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1.3 Portable C Installation

This section describes how to generate binaries from the portable C distribution. These binaries should run with little or no trouble on most modern architectures and operating systems. It will probably require tweaking for systems that haven’t been tested.

When built this way, the system runs slower than when it is built using the native-code compiler. For this reason, you will usually want to use native-code binaries when running on a 32-bit Intel architecture machine. However, the portable-code binaries can address larger amounts of virtual memory than the native-code binaries, so it is reasonable (and supported) to use both kinds on the same machine.

  1. Unpack the tar file, mit-scheme-c-VERSION.tar.gz, into the directory mit-scheme-c-VERSION. For example,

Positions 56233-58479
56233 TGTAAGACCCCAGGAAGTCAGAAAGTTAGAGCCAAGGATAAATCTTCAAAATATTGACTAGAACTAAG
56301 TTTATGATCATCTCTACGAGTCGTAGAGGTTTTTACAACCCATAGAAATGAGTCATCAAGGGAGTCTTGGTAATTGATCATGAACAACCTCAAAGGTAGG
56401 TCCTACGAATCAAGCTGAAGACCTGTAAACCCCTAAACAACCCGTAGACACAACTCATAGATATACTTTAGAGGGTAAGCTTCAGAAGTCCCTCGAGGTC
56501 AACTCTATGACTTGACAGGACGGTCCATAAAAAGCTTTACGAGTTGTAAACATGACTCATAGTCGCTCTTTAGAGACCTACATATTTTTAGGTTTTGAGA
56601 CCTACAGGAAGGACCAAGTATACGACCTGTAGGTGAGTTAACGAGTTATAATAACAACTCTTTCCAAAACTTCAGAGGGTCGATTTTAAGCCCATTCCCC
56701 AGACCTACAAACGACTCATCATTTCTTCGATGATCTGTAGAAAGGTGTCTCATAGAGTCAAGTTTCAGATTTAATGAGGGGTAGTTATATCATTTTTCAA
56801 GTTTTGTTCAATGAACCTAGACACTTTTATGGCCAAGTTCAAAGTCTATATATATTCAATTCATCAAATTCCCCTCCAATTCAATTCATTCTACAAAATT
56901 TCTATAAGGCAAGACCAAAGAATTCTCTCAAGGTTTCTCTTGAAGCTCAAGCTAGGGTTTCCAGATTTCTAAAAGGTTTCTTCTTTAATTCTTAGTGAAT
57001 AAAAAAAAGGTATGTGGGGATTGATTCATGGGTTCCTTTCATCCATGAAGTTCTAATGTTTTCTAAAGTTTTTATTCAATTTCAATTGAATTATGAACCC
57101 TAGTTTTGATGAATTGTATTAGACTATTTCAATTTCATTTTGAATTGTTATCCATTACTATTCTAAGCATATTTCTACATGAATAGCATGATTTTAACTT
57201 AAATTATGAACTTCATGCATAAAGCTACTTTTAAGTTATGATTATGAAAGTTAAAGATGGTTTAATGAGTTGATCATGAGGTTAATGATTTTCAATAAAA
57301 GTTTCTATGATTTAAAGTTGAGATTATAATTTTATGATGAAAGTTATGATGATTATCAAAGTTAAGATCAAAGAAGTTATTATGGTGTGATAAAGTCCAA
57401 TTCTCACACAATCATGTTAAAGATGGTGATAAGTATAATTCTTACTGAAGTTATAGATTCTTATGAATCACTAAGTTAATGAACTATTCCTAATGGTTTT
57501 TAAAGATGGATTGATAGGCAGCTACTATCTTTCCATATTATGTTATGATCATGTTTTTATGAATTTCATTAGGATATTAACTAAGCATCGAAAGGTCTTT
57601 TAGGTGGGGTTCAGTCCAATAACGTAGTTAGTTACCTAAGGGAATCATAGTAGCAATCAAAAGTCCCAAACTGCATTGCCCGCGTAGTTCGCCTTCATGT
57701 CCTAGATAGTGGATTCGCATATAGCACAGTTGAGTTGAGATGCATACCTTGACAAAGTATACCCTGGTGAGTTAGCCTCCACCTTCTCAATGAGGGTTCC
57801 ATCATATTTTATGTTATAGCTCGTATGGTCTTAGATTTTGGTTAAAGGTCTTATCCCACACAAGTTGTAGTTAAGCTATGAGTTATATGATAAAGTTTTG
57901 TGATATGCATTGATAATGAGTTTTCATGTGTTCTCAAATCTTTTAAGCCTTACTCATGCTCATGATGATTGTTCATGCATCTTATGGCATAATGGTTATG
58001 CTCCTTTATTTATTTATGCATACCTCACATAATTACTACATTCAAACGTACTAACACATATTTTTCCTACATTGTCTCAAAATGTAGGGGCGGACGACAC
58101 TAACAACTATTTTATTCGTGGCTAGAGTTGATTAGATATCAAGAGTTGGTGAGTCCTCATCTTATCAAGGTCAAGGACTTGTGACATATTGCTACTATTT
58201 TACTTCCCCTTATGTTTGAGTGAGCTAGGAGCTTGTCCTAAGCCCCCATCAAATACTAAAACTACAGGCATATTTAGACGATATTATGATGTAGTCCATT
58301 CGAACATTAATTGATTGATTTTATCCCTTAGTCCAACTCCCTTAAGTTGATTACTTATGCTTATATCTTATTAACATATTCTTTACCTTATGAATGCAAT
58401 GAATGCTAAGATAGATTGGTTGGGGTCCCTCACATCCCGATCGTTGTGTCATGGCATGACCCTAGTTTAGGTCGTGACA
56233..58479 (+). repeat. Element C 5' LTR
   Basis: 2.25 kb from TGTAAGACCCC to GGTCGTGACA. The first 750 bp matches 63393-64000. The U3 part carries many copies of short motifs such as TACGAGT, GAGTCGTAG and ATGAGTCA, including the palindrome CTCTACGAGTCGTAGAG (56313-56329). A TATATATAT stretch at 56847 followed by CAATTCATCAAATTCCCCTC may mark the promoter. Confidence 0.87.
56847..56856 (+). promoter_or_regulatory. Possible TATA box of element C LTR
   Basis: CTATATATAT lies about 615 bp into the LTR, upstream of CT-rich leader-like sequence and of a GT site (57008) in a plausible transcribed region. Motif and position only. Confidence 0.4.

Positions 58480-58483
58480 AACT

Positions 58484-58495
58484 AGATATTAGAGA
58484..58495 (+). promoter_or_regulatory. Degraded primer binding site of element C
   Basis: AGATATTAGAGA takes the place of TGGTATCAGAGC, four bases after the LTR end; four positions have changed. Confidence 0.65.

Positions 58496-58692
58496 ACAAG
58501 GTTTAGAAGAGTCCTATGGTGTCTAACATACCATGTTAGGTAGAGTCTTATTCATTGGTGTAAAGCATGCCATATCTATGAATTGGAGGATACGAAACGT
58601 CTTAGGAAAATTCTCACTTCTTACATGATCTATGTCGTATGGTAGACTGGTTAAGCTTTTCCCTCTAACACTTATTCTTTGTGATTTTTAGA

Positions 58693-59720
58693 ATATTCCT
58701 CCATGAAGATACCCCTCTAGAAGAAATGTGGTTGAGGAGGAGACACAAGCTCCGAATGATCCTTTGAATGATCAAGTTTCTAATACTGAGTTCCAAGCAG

tar xzf mit-scheme-c-VERSION.tar.gz

    will create a new directory mit-scheme-c-VERSION.

  2. Move into the new directory:
    cd mit-scheme-c-VERSION/src
  3. Build the program:

    This will take a long time; on fairly fast machines with lots of RAM it takes about an hour. On older machines it will take longer or fail altogether, at which point you should ask for help. Note that you can pass configure options to the script.

    ./etc/ --help
    ./etc/ --prefix=/usr
  4. Install the program:
    make install

    Depending on configuration options and file-system permissions, you may need super-user privileges to do the installation step.